periods of culpable exposure – months
              40                      25                  25            10

         Employer A                       Employer B                 Employer C

        X Insurance Co        Y insurance Co       Z insurance Co      (none)

    •   Ten-year disregard has already been applied.
    •   Amount to be apportioned for mesothelioma claim agreed at £100,000
        (covering the claimant’s damages and the claimant's costs.
    •   Assume all exposure post 1972 so that no FSCS Shortfall arises.


  1 All insurers and employers solvent. Apportionment.

    X (coordinator) pays                                                           £100,000.00
                    in full
    X’s apportioned share      100,000 x 40/100                      £40,000.00
             Y contributes     100000 x 25/100                       £25,000.00
             Z contributes      100000 x 25/100                      £25,000.00
             C contributes      100000 x 10/100                      £10,000.00
                                                             TOTAL                 £100,000.00

  2 All insurers solvent. Employer C insolvent. Apportionment ignoring C's
    exposure which is a Void Period.

     X (coordinator) pays                                                         £100,000.00
                   in full
    X’s apportioned share       100,000 x40/90                       £44,444.00
            Y contributes       100,000 x 25/90                      £27,778.00
            Z contributes       100,000 x 25/90                      £27,778.00
3 All employers solvent. Insurer Z is untraced and this gives rise to a Gap.
  Other insurers solvent.

    X (coordinator) pays                                                        £100,000.00
                  in full
   X’s apportioned share    100,000 x 40/100                       £40,000.00
           Y contributes    100,000 x 25/100                       £25,000.00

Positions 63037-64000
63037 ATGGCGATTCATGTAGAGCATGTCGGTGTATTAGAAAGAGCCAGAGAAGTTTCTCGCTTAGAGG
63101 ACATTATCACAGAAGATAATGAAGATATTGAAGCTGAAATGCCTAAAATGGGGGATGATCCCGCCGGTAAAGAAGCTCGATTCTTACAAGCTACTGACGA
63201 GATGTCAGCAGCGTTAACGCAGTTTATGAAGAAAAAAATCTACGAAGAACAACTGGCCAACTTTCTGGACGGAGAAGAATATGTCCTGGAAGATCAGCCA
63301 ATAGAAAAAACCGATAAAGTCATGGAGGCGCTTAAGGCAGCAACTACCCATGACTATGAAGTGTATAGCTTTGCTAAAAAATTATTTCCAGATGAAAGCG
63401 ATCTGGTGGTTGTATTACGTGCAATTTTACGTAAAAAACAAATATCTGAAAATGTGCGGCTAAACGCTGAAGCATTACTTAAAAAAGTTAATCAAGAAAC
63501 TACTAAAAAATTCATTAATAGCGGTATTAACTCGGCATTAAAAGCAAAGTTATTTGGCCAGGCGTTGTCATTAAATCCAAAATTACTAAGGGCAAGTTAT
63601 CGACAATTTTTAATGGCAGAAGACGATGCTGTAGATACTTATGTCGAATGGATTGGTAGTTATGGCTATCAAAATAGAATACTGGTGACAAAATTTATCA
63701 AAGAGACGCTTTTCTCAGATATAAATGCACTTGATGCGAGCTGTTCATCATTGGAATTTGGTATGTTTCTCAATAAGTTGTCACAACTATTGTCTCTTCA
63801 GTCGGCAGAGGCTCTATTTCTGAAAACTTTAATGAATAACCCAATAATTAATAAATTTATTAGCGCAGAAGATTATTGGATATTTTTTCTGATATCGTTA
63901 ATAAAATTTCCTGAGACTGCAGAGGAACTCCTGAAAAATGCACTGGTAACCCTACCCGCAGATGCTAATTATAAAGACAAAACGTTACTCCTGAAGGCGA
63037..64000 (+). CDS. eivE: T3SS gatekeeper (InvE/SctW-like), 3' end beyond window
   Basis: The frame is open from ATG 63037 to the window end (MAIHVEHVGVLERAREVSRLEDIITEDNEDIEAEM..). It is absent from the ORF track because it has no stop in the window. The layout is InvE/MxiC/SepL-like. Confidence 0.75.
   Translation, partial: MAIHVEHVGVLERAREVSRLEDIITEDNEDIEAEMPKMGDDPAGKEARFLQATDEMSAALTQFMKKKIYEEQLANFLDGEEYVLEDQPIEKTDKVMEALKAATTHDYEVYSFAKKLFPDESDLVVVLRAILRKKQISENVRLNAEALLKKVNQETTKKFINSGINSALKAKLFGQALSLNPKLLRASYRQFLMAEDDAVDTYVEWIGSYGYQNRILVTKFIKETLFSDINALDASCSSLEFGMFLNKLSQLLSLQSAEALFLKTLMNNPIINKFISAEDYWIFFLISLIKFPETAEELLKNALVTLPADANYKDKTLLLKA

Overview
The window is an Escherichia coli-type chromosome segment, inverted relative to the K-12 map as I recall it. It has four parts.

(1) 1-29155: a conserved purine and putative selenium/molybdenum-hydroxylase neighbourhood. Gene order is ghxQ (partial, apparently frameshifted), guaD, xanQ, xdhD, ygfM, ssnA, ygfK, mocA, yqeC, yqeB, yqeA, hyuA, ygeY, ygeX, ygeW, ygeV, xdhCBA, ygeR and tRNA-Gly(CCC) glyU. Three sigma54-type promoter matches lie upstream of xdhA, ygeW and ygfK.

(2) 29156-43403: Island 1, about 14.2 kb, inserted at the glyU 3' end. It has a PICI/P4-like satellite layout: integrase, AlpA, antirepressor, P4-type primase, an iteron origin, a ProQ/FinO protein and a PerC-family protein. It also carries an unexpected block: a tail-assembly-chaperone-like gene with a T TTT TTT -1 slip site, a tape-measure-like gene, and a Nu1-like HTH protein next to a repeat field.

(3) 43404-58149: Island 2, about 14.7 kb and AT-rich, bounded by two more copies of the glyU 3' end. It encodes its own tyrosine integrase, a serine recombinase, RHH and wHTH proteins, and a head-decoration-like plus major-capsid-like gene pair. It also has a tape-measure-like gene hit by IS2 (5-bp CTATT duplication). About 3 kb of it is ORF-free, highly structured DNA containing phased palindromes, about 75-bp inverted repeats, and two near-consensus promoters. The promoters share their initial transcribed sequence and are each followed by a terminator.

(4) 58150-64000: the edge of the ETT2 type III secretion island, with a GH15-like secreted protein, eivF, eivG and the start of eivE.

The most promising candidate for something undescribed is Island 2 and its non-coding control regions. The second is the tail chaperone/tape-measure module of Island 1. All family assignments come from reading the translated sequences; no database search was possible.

B contributes    100,000 x 25/100 contribution to Gap   £25,000.00
           C contributes    100,000 x 10/100                       £10,000.00
                                                         TOTAL                   £100,000.00

4 All employers solvent. Insurer Z is insolvent (and FSCS protected) so
  Parallel Payment applies. Other insurers solvent.

    X (coordinator) pays    100,000 x 40/100                       £40,000.00
           Y contributes    100,000 x 25/100                       £25,000.00
       FSCS contributes     100,000 x 25/100                       £25,000.00
           C contributes    100,000 x 10/100                       £10,000.00
                                                          TOTAL                  £100,000.00

5 All employers solvent. Insurer Z is insolvent (and FSCS protected) so
  Parallel Payment applies. Insurer Y is untraced and this gives rise to a
  Other insurers solvent.

    X (coordinator) pays    100,000 x 40/100                       £40,000.00
           B contributes    100,000 x 25/100    (contribution to   £25,000.00
       FSCS contributes     100,000 x 25/100                       £25,000.00
          C contributes     100,000 x 10/100                       £10,000.00
                                                        TOTAL                    £100,000.00
6 Employer A is untraced, so X cannot be found. This is a Void Period.
  All other Participants solvent.
  Y or Z should agree who is the Coordinator.

      Y pays/contributes     100,000 x 25/60                       £41,667.00
      Z pays/contributes     100,000 x 25/60                       £41,667.00
           C contributes     100,000 x 10/60                       £16,666.00